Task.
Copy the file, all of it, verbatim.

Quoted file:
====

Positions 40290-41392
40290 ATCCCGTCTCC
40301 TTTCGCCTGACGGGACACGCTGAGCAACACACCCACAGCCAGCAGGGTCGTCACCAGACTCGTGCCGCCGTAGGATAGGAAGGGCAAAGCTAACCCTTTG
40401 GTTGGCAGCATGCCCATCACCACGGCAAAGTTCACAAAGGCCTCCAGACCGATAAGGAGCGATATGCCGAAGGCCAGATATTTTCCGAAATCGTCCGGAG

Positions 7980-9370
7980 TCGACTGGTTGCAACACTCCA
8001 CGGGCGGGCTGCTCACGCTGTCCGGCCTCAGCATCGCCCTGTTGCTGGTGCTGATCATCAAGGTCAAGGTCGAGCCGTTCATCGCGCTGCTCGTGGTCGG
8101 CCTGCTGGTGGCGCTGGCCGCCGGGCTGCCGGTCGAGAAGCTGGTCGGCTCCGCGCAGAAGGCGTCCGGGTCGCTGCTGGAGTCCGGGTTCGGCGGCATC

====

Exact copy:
Positions 40290-41392
40290 ATCCCGTCTCC
40301 TTTCGCCTGACGGGACACGCTGAGCAACACACCCACAGCCAGCAGGGTCGTCACCAGACTCGTGCCGCCGTAGGATAGGAAGGGCAAAGCTAACCCTTTG
40401 GTTGGCAGCATGCCCATCACCACGGCAAAGTTCACAAAGGCCTCCAGACCGATAAGGAGCGATATGCCGAAGGCCAGATATTTTCCGAAATCGTCCGGAG

Positions 7980-9370
7980 TCGACTGGTTGCAACACTCCA
8001 CGGGCGGGCTGCTCACGCTGTCCGGCCTCAGCATCGCCCTGTTGCTGGTGCTGATCATCAAGGTCAAGGTCGAGCCGTTCATCGCGCTGCTCGTGGTCGG
8101 CCTGCTGGTGGCGCTGGCCGCCGGGCTGCCGGTCGAGAAGCTGGTCGGCTCCGCGCAGAAGGCGTCCGGGTCGCTGCTGGAGTCCGGGTTCGGCGGCATC